TAMPA — Conventional wisdom suggests that before unretiring, Bucs quarterback Tom Brady got some type of assurance that the “Tommy and Gronky” show would be renewed for 2022.
But with each day that tight end Rob Gronkowski remains vague about his future, the tease nudges closer to torment for Bucs fans.
As it stands, veteran Cameron Brate and 29-year-old Codey McElroy (one NFL catch) are the only tight ends on the active roster.
With 2017 first-round draft pick O.J. Howard now in Buffalo, securing Gronkowski for one more season seems a necessity.
But even if that transpires, landing a tight end for the future early in the draft next week seems equally necessary, if not imperative.
As this position goes, Tampa Bay’s board should be intact when the team picks at No. 27.
While no apparent generational talent (i.e. Kyle Pitts) exists, the class contains several solid prospects, and all still should be available late in the first round.
“I’d say (the tight end class) is pretty solid,” general manager Jason Licht said Tuesday.
“There’s some good players. There’s never as many tight ends as there are receivers or running backs or offensive linemen, but I would say it’s pretty solid.”
Here are the tight end prospects we feel make the most sense for Tampa Bay:
1. Trey McBride, Colorado State
Size: 6 feet 4, 246 pounds
Measurable of note: Ran the 40-yard dash in 4.56 seconds at his pro day, which would have been the second- fastest time among tight ends at the scouting combine.
ESPN’s Mel Kiper and Todd McShay, and many other draftniks, consider McBride the top prospect at the position. The ‘21 Mackey Award winner as the country’s best tight end represents the complete package in terms of blocking and ball skills. A three-sport high school star, McBride set school records last year in receptions (90) and yards (1,121).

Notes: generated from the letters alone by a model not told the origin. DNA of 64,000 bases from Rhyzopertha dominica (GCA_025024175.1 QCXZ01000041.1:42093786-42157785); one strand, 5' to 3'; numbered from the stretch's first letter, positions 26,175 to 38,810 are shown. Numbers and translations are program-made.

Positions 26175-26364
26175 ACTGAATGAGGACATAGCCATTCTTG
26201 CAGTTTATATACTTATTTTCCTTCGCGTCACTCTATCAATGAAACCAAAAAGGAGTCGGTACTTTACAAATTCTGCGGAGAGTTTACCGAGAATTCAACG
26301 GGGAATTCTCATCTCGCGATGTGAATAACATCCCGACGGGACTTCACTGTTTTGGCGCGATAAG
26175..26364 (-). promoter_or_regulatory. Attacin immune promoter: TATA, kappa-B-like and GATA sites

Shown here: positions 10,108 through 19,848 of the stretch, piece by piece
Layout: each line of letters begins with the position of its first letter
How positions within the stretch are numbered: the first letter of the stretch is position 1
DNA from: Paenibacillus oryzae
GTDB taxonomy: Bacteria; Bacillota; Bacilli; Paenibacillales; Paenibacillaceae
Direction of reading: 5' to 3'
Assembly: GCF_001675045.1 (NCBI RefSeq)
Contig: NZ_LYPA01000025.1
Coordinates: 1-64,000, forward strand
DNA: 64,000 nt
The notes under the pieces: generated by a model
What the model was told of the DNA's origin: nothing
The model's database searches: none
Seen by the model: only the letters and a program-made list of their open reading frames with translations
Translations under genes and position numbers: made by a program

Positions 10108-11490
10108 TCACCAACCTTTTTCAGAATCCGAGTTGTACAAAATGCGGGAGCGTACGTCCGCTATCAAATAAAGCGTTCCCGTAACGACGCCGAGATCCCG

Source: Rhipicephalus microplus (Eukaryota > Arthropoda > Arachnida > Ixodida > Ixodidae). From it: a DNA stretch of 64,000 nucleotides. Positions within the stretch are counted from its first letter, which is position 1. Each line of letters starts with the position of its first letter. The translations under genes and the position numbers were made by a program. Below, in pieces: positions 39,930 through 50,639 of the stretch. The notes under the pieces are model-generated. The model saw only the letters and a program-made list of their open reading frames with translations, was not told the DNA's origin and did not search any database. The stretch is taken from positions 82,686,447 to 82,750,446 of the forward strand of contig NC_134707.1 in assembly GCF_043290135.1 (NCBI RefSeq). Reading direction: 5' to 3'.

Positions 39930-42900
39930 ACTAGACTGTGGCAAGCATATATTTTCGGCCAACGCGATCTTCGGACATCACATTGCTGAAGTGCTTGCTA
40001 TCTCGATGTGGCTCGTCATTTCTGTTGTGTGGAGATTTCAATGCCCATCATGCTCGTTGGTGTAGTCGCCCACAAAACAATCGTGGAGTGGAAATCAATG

2. Cade Otton, Washington
Size: 6-5, 247
Measurable of note: Ankle surgery sidelined Otton for nearly all combine and Washington pro day drills.
A college teammate of Bucs linebacker Joe Tryon-Shoyinka, Otton started four years for the Huskies, totaling 91 catches and nine touchdowns. More important, he excelled as a run blocker and seems an ideal fit for the Bucs’ two-tight-end sets. The son and grandson of revered Washington prep coaches, Otton had ankle surgery in November but insists he’ll be ready for training camp. “I’m running pretty well on the field, starting to get into some cutting, and it’s coming along,” he told the NFL Network on Tuesday.
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3. Jeremy Ruckert, Ohio State
Size: 6-5, 250
Measurable of note: He had 22 reps of 225 pounds on bench press at Ohio State’s pro day.
Ruckert shares at least two commonalities with Gronkowski: Both are New York natives who relish in-line blocking. Overshadowed by the Buckeyes’ plethora of pass-catchers, Ruckert nonetheless had 26 catches for 309 yards and three touchdowns last season and finished with 12 touchdown catches in four years. He went viral in 2019 with a one-handed, 16-yard scoring catch from Justin Fields in the Big Ten title game.
4. Greg Dulcich, UCLA
Size: 6-4, 243
Measurable of note: His 40-yard dash of 4.69 seconds was the fifth-fastest among tight ends at the combine.
Dulcich appears higher on other tight-end boards because of his speed, ball skills and production (42 catches, 725 yards, five touchdowns in 2021). His in-line blocking leaves a bit to be desired, though, which might make the Bucs a bit more leery than other suitors. But as a converted receiver, the former walk-on can get vertical as well as any tight end in the draft.
5. Isaiah Likely, Coastal Carolina
Size: 6-4½, 245
Measurable of note: He had the best vertical jump, 36 inches, at the combine.
A major offensive contributor during Coastal Carolina’s national emergence, he finished his four-year college career with 133 catches for 2,050 yards and 27 touchdowns. Five of those scores went for at least 50 yards. If he can hone his blocking skills, Likely could be a force in the league for the next decade.
Contact Joey Knight at email@example.com. Follow @TBTimes_Bulls.
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